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Court Fines Russian Bakery For Hanging 'No Gays Allowed' Sign

Court Fines Russian Bakery For Hanging 'No Gays Allowed' Sign

Russian Bakery Fined For Banning Gays From Store

A court ruled the display “humiliates homosexuals as… a group of people distinguished on the basis of sexual orientation.”

A Russian bakery has been fined for hanging a sign banning LGBTQ+ customers from shopping there.

When it opened in February, the Ipakov Brothers bakery appeared to be your average, ordinary breadmaker -- but with one notable exception. The shop, which is located in the Siberian city of Kemerovo, reportedly hung a wooden sign near the entryway reading: "F*****s are not allowed."

According to the Kemerovo central district court, the display is not only offensive to the LGBTQ+ community. It's also illegal.

As the Moscow Timeswas first to report, the court found Ipakov Brothers guilty of "inciting hatred" against LGBTQ+ people and slapped the bakery with a fine of 10,000 rubles. According to the ruling, the display "humiliates homosexuals as... a group of people distinguished on the basis of sexual orientation."

Although the penalty comes out to just $150 in the United States, the average monthly income for a Siberian worker is 24,000 rubles -- meaning the fine is a little less than half a month's wages.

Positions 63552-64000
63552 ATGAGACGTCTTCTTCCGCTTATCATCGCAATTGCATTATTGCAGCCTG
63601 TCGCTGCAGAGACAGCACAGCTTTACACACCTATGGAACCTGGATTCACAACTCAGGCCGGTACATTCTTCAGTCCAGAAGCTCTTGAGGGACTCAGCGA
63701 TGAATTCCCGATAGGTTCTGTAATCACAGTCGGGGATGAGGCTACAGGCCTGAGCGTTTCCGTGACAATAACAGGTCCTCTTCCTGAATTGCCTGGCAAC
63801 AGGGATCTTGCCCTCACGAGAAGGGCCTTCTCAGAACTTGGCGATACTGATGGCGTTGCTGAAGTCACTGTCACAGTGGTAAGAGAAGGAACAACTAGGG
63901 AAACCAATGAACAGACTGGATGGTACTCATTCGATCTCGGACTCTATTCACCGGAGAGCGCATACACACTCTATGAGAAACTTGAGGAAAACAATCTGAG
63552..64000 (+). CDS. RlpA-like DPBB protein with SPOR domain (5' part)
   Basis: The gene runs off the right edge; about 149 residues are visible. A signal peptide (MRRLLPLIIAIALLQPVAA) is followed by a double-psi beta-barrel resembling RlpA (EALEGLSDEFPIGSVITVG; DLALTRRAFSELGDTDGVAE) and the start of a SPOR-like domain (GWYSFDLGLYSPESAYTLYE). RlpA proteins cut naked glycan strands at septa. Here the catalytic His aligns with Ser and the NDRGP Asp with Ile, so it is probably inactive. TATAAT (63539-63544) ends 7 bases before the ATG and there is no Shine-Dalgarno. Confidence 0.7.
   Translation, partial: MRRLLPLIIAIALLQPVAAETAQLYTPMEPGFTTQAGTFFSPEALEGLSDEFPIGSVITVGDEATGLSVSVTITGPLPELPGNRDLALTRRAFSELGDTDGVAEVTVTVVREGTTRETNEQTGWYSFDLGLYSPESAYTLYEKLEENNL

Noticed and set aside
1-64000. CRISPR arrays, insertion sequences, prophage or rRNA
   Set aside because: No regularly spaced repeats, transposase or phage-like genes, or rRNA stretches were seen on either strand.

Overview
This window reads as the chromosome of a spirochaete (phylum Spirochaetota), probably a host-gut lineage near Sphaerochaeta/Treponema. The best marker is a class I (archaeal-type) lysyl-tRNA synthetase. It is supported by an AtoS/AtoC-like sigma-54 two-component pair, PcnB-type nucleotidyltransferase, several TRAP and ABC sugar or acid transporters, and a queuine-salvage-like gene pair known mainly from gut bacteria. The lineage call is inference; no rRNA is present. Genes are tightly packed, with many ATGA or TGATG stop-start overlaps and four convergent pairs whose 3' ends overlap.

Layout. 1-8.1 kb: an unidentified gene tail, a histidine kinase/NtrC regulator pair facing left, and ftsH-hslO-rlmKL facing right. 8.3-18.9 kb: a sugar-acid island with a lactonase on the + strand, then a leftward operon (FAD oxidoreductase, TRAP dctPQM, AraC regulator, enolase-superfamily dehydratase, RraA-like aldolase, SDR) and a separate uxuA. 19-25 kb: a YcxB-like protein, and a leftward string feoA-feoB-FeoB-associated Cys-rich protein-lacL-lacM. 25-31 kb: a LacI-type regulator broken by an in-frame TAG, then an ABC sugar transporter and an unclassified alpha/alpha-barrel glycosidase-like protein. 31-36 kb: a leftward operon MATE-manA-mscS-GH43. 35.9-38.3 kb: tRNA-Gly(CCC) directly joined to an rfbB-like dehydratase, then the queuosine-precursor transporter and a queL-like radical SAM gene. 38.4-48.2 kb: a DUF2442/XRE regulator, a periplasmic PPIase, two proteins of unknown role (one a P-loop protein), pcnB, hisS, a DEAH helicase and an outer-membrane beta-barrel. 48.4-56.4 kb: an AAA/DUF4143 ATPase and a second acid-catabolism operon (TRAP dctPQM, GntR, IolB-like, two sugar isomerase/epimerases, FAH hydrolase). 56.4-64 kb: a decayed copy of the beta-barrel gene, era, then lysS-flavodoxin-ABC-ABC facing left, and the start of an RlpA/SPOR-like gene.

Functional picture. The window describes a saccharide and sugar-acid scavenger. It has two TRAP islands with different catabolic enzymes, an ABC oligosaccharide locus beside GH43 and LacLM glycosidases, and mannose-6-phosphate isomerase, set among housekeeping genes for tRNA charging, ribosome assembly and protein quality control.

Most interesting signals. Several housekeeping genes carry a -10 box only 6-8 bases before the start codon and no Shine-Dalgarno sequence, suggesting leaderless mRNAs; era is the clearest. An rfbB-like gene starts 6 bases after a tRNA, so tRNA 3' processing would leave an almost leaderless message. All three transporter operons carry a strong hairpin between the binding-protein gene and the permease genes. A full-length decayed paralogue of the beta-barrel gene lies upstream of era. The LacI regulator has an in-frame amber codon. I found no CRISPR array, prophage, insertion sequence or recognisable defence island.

Anton Ipatov, the owner of Ipakov Brothers, denies the sign was intended to discriminate against members of the LGBTQ+ community. He told Russia's 360 TV that the problem is not homophobia but the fact that queer and transgender people force their lifestyles down the throats of "normal people."

According to the LGBTQ+ website NewNowNext, Ipatov further attempted to justify his homophobic rhetoric by claiming during the court case that everything "unnatural is alien to him" because his store makes "natural" products.

This isn't the first time a Russian bakery has been criticized for hanging anti-LGBTQ+ signs in its shops. In 2017, German Sterligov -- who operates the high-end organic bread chain Bread and Salt -- began putting up signs warning that "no pederasts" are allowed in his shops. In fact, one Bread and Salt location in Kirov even sold the offending displays for 2,000 rubles (which is equivalent to $35).

Although Sterligov encouraged other business owners to take measures to keep LGBTQ+ people out, the campaign attracted international condemnation, and at least one of Sterligov's stores was vandalized.

While this week's ruling may seem like a step in the right direction, Russia still has a long way to go. In 2013, its legislature unanimously passed a "propaganda" law banning the spread of information on "nontraditional sexual relations to minors." In the six years since that law was passed, anti-LGBTQ+ hate crimes have doubled.

RELATED | No, No, No: European Court Rules Russia Can't Ban LGBTQ Events

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